A Matter of Security

 
 
By Don Reisinger  |  Posted 2009-07-07 Email Print this article Print
 
 
 
 
 
 
 



From a security standpoint, Internet Explorer has historically suffered from a variety of issues. Prior to the release of Internet Explorer 8, Microsoft's operating system was hobbled by a slew of security issues. Patch Tuesday, the day Microsoft releases updates to its software each month, have featured a slew of security fixes for Internet Explorer.

That said, an eWEEK Labs review found Internet Explorer 8 provided a far better browsing experience than its predecessors. It's more secure, it's faster and it's more reliable. But as the eWEEK Labs review points out, it's simply not as compelling as some alternatives. And current Chrome, Firefox and Opera users won't have any reason to switch to the new browser.

Realizing that, why is Internet Explorer still in such high demand in the business world? If it's not the best browser on the market, it's certainly not the most secure, and it can't quite zip around the Web at speeds you'll find in Chrome or Safari, is the enterprise clinging to Internet Explorer out of convenience? If so, what will it take to get Internet Explorer out of the enterprise? If it has survived security issues, if it has survived a feature-set that's isn't even close to its competition, and if it has survived speed issues, it's doubtful that Internet Explorer will ever be out of the enterprise.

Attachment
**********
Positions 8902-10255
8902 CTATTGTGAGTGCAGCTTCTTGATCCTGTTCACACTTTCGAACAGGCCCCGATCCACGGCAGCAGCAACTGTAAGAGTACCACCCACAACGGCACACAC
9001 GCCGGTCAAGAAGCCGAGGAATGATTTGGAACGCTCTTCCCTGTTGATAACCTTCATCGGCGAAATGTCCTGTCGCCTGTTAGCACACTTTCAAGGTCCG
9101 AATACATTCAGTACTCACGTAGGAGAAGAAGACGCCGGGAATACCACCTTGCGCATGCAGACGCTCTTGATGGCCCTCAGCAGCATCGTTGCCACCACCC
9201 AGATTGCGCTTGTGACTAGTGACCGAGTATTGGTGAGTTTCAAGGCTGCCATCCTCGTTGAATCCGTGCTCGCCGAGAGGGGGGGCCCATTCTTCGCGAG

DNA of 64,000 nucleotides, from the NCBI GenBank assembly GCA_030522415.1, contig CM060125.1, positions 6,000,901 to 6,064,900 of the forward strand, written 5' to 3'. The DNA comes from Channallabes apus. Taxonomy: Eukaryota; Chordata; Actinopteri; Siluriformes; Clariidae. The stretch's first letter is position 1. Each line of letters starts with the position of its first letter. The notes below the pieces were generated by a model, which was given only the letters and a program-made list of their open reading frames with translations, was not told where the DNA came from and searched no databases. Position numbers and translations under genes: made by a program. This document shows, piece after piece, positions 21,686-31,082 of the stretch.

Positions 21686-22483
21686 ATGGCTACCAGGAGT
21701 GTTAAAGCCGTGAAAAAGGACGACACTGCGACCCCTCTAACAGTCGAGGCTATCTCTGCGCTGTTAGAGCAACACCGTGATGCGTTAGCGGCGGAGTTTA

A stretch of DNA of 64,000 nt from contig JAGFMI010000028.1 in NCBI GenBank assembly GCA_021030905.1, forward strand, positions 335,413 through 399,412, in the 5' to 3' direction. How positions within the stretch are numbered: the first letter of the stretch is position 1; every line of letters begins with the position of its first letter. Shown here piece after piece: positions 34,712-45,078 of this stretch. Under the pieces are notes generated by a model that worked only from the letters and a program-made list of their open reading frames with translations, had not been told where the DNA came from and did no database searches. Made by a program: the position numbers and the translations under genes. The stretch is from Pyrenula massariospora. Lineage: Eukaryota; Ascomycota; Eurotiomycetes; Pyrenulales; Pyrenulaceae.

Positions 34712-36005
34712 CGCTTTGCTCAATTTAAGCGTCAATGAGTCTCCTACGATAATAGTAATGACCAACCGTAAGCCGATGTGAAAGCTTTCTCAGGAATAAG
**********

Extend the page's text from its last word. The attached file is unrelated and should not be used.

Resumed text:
But should it? Never has there been so much competition in the browser market. Not only is Microsoft still leading the way, but Google and Apple, the company's two biggest competitors outside of browsers, are providing browsers that are, arguably, more worthwhile than Internet Explorer. And although Internet Explorer 8 is a vast improvement over previous iterations of the software, it can't be updated nearly as often as browsers offered by Mozilla or Opera.

For example, Internet Explorer 8 is a fine alternative to Firefox 3.0. But it can't match Firefox 3.5. Firefox 3.5 is the first browser to support HTML 5, it has a "Forget this site" feature, which ensures visiting a particular site will never be recorded in the browser's history, and most importantly, Firefox now saves text you input into forms, so you can pick up where you left off if the browser crashes. All those features make Firefox 3.5 more compelling. And they all leave us wanting more from Internet Explorer.



 
 
 
 
Don Reisinger is a freelance technology columnist. He started writing about technology for Ziff-Davis' Gearlog.com. Since then, he has written extremely popular columns for CNET.com, Computerworld, InformationWeek, and others. He has appeared numerous times on national television to share his expertise with viewers. You can follow his every move at http://twitter.com/donreisinger.
 
 
 
 
 
 
 

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